We are all going to die x
The Bulletin of the Atomic Scientists has set the Doomsday Clock at 90 seconds to midnight, marking the closest to midnight the clock has ever been in its 76-year history. It’s also the first time the clock has moved in three years, having previously been set at 100 seconds to midnight in 2020 – a record at the time.
The clock was established in 1947, to highlight the looming threat of human annihilation following the age of nuclear warfare. Essentially, the closer to midnight, the closer we are to global catastrophe. The hands of the clock are set each year by the Bulletin’s science and security board with the support of its board of sponsors, which includes ten Nobel laureates.
Rachel Bronson, the president and CEO of the Bulletin, said this year the clock had been moved forward largely because of the ongoing war in Ukraine. “We are living in a time of unprecedented danger, and the Doomsday Clock time reflects that reality,” Bronson explained. “90 seconds to midnight is the closest the clock has ever been set to midnight, and it’s a decision our experts do not take lightly.”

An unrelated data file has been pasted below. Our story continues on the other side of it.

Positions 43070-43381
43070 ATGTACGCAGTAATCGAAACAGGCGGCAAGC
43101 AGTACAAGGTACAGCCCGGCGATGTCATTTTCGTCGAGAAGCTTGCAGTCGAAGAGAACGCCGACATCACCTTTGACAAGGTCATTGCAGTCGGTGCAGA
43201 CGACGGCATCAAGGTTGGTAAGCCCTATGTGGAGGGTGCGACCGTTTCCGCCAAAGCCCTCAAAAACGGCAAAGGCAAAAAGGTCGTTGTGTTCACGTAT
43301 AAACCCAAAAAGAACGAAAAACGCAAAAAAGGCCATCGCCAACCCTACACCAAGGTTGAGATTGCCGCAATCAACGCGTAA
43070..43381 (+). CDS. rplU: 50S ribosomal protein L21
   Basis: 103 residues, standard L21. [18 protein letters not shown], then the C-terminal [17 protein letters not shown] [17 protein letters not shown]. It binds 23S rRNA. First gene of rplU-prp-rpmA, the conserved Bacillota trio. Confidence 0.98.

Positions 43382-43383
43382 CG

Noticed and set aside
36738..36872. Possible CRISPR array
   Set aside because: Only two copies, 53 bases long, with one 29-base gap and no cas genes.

An additional statement from the Bulletin added that “Russia’s invasion of Ukraine has increased the risk of nuclear weapons use, raised the [spectre] of biological and chemical weapons use, hamstrung the world’s response to climate change, and hampered international efforts to deal with other global concerns.”
Since Russia invaded Ukraine in 2022, it has repeatedly threatened nuclear war with NATO, while the deputy chairman of the Kremlin’s Security Council recently implied that Russia losing to Ukraine would trigger a nuclear war. Additionally, the head of the Russian Orthodox Church said in a sermon last week that “an attempt to destroy Russia would mean the end of the world”. Where’s that woman who thought she could cure Putin’s mommy issues when you need her?
Other factors that influenced the Bulletin’s decision include China’s expansion of its nuclear capabilities, North Korea’s enhancement of missile testing, Iran’s increased enriched uranium production, and India’s development of its nuclear weapons arsenal.
The Bulletin has urged open engagement with peace talks between NATO and Russia in a bid to stop the crisis from escalating further.